With the VR microphone established, the company continued to expand its presence in that burgeoning marketplace, said Sennheiser: “Step by step, we started to bring in other things. We did installations in 9.1, we did software that connects the two things—the recording and playback type—and now with AR coming in and volumetric-capturing production technology, we suddenly see ourselves in the core of something that is taking off very quickly.”

Review: Sennheiser/Apogee AMBEO Smart Headset, by Russ Long, June 4, 2018
Review: Sennheiser AMBEO VR Microphone, by Rob Tavaglione, July 6, 2017

While interest in the various “reality” technologies seems to keep shifting, the upside is that regardless of the visual application, the user experience is always improved by quality sound. “For me personally, VR is something that is more a transition into AR,” said Sennheiser. “We need VR to invent all the content, all the production workflow and all that, but ultimately where it can become a mass-market application is the space of AR.”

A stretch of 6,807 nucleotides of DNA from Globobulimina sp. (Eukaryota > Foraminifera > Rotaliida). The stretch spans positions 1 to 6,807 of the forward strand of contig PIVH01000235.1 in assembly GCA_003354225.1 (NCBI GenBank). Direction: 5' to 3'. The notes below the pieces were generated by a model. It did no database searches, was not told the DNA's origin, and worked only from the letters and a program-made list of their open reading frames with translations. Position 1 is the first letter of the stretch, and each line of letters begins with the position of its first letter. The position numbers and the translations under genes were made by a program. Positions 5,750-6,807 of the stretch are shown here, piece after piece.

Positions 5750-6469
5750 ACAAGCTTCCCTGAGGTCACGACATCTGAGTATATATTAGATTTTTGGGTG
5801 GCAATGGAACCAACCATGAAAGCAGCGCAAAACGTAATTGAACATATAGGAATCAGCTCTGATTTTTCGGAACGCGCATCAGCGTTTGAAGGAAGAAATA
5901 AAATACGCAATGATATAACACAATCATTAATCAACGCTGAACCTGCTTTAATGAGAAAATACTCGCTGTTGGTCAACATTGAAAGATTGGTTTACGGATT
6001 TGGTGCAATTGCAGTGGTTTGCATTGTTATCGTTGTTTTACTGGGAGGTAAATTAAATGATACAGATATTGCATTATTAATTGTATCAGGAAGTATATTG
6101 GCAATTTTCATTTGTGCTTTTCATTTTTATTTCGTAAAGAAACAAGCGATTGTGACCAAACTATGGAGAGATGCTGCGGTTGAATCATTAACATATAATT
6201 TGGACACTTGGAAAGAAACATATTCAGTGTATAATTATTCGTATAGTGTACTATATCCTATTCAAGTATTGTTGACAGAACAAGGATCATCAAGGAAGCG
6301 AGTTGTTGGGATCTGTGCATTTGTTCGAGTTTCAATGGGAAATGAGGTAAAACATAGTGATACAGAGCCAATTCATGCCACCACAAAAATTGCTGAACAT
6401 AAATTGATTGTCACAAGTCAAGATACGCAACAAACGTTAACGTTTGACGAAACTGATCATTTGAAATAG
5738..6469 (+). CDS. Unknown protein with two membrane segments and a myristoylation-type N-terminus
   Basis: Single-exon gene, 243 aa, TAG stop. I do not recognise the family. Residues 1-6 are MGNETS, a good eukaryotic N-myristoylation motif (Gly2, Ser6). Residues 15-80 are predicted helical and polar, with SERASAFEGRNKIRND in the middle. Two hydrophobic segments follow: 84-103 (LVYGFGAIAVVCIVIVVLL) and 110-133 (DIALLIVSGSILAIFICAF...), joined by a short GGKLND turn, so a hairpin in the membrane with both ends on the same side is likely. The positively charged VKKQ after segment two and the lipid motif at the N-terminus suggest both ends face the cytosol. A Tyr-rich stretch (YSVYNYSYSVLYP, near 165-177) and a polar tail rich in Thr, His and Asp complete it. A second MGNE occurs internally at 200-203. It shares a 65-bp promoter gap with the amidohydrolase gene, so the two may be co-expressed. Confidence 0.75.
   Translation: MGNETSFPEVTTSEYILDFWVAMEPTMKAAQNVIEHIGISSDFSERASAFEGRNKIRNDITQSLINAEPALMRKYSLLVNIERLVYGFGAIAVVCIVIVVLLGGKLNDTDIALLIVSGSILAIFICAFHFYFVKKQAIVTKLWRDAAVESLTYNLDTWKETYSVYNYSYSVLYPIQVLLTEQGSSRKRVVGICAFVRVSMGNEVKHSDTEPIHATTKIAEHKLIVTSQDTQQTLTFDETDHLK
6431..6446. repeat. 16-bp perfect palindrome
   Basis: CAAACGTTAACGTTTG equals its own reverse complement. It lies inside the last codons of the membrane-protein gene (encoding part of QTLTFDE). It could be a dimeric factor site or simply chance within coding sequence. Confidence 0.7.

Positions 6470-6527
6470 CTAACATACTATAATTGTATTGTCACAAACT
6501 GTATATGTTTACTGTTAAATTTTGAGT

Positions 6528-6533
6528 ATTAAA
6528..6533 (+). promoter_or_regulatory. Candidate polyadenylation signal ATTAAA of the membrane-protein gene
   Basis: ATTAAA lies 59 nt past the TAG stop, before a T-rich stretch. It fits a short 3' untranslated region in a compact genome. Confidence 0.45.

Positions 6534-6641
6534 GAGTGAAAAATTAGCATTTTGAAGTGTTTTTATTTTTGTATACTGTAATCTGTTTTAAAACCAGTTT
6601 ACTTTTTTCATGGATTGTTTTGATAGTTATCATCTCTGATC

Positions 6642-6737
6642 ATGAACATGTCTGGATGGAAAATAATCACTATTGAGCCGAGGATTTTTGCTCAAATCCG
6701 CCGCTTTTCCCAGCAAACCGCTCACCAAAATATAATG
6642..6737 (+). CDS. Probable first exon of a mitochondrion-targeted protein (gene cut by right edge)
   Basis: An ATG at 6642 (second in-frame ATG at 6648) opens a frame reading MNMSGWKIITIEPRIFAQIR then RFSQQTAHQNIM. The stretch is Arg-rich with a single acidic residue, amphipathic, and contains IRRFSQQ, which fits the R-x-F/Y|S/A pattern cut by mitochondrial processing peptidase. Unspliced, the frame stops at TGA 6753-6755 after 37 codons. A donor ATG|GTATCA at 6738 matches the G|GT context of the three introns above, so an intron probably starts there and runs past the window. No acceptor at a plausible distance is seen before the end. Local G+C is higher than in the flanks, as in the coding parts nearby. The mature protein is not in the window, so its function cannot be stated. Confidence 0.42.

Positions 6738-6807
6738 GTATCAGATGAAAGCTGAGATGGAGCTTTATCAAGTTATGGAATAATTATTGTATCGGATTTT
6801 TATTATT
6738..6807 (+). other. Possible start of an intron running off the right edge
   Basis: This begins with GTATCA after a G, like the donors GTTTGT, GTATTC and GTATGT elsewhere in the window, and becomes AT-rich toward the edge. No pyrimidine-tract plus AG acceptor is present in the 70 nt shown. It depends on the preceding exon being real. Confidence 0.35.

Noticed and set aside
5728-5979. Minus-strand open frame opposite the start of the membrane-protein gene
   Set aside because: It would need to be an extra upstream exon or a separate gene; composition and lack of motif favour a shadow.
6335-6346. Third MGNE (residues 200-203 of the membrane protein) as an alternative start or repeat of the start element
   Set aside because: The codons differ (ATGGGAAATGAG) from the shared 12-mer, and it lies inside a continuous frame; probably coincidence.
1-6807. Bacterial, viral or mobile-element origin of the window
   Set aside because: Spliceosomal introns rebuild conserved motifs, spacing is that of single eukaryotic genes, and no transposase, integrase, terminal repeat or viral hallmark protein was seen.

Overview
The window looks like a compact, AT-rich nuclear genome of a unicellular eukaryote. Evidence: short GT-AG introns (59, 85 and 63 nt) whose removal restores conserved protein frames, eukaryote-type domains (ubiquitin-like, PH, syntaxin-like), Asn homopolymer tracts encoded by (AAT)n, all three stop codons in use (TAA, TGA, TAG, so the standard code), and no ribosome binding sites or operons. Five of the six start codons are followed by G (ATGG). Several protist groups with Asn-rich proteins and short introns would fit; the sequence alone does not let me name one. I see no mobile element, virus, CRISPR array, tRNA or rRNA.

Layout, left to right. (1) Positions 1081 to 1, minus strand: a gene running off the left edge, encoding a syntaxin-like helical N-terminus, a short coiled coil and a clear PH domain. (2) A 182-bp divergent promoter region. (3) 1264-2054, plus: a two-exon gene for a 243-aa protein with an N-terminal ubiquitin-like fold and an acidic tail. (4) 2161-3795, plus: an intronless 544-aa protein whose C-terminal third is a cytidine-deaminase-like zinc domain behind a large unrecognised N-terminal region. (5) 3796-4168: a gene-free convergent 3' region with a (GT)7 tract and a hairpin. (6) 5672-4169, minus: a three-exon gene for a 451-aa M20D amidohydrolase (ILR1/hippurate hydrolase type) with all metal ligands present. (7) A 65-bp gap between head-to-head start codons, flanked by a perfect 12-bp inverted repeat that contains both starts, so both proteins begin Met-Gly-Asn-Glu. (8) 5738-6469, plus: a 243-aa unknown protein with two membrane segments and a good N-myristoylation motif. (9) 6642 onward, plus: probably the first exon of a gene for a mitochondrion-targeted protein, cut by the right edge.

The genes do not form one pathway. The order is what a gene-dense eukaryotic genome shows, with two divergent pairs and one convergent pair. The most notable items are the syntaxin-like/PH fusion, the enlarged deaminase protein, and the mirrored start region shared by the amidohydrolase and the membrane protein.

Perhaps unsurprisingly, the company aims for AMBEO to be part of both VR and AR, with Sennheiser himself envisioning it as “a standard, but not in a form where we would have a closed standard you would pay royalties for—more like a de facto industry standard that we want to establish.” 

With that in mind, while the technology remains closed to Sennheiser products, the company has been partnering with others, like Magic Leap, working in secret together for four years to create an AMBEO headset that works with Magic Leap goggles. AMBEO software has also been incorporated into various Zoom and TASCAM recorders to allow use of Sennheiser’s VR mic, and more collaborations are on the way. “To bring our vision of a perfectly new 3D audio production workflow to life, we need to team up with a lot of companies in different areas, and this is how it’s building gradually,” Sennheiser confirmed.

Related stories:
Sennheiser, Zoom Set 360° Team Up, Sep. 15, 2017
Sennheiser, Expands AMBEO Platform with New Partnership and Technologies, March 9, 2018